They seemed shocked and awed, not least by the echo.
Then under a late afternoon sun, the group performed the customary Tashlich ceremony outside the palace, casting pieces of bread representing sins into a private lake once owned by the Iraqi dictator's sons, Uday and Qusay.
Israeli Prime Minister Ariel Sharon's extended honeymoon with
the Bush administration may fast be approaching its end, pundits in Israel
warn. It could come down to the issue of settlements, which has long been a
bone of contention in the Israel-U.S. relationship.
The anti-war forces in America have blundered, and it's making them lose the war -- for our hearts and minds.
Is the United States going to fight for that New Babylon, a democratic, peace-loving, malice-free Iraq that will serve as a model for the whole Arab re-gion? The answer is probably "yes."
Plato described democracy as "a charming form of government." Well, perhaps in ancient Greece there wasn't much else to charm away the days.
I once had a history teacher who was ambivalent about dates. Before a test, an anxious student would invariably ask whether we'd need to remember what year an event happened.
On the Sept. 30 MSNBC show "Hardball," Chris Matthews hosted a debate between Pat Buchanan and Republican political analyst David Frum. Buchanan opposed a United States-led invasion of Iraq, while Frum supported President George W. Bush's plan for tough inspections first followed by -- if those inspections fail -- the forceful removal of Iraqi leader Saddam Hussein from power.
What's it like to be a citizen of a country that preempts its enemies -- now that this is the official national security doctrine of the United States? Americans might look to the Israeli experience.
When the U.S. House and Senate voted last week to pass resolutions authorizing the use of military force against Saddam Hussein's regime in Iraq, the domestic political debate surrounding the war issue was brought to rest, at least for the time being. But for many people across the nation and around the world, Congress' political decision merely fueled the heated ethical debate surrounding the legitimacy of waging such a war.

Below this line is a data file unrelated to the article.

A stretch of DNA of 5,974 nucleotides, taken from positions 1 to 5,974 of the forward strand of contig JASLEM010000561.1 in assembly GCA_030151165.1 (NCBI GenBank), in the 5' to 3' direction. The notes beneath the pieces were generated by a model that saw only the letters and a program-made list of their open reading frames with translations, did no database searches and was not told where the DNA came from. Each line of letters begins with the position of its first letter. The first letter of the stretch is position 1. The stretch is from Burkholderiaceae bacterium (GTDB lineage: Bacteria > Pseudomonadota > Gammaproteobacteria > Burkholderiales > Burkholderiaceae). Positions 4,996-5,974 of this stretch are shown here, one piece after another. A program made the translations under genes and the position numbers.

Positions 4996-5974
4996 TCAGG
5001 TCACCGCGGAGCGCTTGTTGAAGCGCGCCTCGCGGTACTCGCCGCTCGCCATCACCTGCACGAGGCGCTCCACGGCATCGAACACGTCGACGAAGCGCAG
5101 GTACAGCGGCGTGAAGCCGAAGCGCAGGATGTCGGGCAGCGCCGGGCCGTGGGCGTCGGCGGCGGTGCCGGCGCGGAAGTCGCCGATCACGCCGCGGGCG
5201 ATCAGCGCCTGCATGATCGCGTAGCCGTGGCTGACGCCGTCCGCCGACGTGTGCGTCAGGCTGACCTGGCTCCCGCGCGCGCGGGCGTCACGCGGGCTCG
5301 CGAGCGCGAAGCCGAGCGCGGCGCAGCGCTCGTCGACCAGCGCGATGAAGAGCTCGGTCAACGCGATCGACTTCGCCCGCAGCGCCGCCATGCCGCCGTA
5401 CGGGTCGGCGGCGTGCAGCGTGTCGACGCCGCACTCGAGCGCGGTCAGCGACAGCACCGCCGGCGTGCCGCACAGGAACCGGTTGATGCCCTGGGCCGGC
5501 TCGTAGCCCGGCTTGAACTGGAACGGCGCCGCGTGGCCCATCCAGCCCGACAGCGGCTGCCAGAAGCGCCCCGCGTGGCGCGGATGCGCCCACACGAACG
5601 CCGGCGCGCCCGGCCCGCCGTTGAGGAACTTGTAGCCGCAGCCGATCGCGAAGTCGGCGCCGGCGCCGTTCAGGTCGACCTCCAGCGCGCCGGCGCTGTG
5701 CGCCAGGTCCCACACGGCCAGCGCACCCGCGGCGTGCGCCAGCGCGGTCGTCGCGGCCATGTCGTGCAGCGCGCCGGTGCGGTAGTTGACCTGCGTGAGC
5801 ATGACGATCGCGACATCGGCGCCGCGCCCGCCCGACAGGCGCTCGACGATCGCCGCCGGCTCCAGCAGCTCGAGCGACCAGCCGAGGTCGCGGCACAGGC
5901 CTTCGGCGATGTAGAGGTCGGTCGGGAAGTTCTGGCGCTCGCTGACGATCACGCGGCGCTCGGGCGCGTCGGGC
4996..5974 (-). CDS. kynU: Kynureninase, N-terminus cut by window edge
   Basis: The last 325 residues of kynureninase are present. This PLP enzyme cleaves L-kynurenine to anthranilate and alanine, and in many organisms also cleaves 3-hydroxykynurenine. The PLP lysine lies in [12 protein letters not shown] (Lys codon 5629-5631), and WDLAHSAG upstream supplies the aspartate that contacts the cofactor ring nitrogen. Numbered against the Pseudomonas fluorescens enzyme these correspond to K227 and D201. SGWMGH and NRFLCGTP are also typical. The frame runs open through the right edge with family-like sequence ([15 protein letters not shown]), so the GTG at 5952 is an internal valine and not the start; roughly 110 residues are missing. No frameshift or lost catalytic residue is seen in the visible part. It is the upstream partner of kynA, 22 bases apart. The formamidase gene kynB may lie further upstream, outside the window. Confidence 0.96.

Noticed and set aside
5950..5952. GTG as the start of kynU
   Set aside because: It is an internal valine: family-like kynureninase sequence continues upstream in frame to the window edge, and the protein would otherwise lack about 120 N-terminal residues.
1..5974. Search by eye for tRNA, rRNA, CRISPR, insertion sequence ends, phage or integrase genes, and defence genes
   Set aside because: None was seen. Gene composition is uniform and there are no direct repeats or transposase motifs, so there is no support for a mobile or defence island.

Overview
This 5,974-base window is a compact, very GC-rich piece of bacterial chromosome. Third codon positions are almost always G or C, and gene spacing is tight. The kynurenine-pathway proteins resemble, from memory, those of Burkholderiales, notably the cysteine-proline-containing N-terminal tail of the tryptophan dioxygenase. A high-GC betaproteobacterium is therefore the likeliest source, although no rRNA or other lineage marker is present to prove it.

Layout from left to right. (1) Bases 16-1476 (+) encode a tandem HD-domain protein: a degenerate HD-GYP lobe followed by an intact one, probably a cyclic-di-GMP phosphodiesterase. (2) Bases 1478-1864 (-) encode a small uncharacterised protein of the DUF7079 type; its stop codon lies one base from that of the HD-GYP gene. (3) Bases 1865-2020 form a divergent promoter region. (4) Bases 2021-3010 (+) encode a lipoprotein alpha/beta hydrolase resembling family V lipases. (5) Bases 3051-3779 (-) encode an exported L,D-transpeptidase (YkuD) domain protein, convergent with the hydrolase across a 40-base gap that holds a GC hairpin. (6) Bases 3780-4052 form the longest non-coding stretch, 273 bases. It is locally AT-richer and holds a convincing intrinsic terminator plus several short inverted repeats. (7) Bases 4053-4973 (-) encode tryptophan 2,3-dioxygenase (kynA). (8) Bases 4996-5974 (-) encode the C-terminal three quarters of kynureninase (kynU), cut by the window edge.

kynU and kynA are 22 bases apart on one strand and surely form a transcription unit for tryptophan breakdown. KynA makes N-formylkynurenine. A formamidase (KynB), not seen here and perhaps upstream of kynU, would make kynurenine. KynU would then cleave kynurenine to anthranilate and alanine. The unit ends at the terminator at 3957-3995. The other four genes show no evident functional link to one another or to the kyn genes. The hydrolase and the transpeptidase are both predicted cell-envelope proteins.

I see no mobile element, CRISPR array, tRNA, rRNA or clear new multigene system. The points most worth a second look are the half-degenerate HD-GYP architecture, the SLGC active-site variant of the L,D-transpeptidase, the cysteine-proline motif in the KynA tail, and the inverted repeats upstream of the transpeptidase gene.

Stop Saddam Hussein now, before it's too late. That is the message elected officials, ranging from local members of Congress to President George W. Bush, worked to get across to the Americans these past few weeks.
"We have to confront him sooner or later," Rep. Howard Berman (D-Mission Hills) told The Journal. "Even though it is risky and we are worried about all the things that could go wrong, it is less risky, less costly and less dangerous to do it now than it would be later, both for our military and for the Iraqi people."
With all the discussion, confusion and controversy about the Bush administration's planned actions against Saddam Hussein, it's ironic that President Bush, a born-again Bible reader, appears to have rejected the Christian position and adopted instead the Jewish stance on self-defense and responding to evil people.
So do you think America should go to war with Iraq?
With all the discussion, confusion and controversy about the Bush administration's planned actions against Saddam Hussein,it's ironic that President Bush, a born-again Bible reader, appears to have rejected the Christian position and adopted instead the Jewish stance on self-defense and responding to evil people.
A decade after he rained Scud missiles on Tel Aviv during the Persian Gulf War, Iraqi President Saddam Hussein again poses a threat to Israel, analysts say.
A group of female Jewish scholars recently danced joyously with a 200-year-old Iraqi tradition -- a Torah once held prisoner by Saddam Hussein.
As U.N. weapons inspectors returned to Iraq this week and U.S. forces in the Persian Gulf stood down from high alert, the world breathed a sigh of relief after yet another race to the brink with Saddam Hussein.
After being caught up in a wave of initial panic,the Israeli public seems to be calming down a bit over the possibility of an Iraqi missile attack.
There was such a crush of people at the gas-mask distribution center in Tel Aviv's Central Bus Station this week that a portable fence had to be set up at the doorway -- just to keep people from pushing their way in.
Anger over the stalled Mideast peace process has clearlycontributed to Arab states' reluctance to help the United Statesdeter Saddam Hussein. That is one reason the United States is nowpressing Israel for a serious and credible plan for withdrawing fromthe West Bank, it has been widely reported. Yet the Israeligovernment and some hard-line American supporters not only mistakenlydeny the connection between the peace process and the maintenance ofan effective anti-Saddam coalition, but they also neglect the factthat such a coalition is in Israel's vital interests.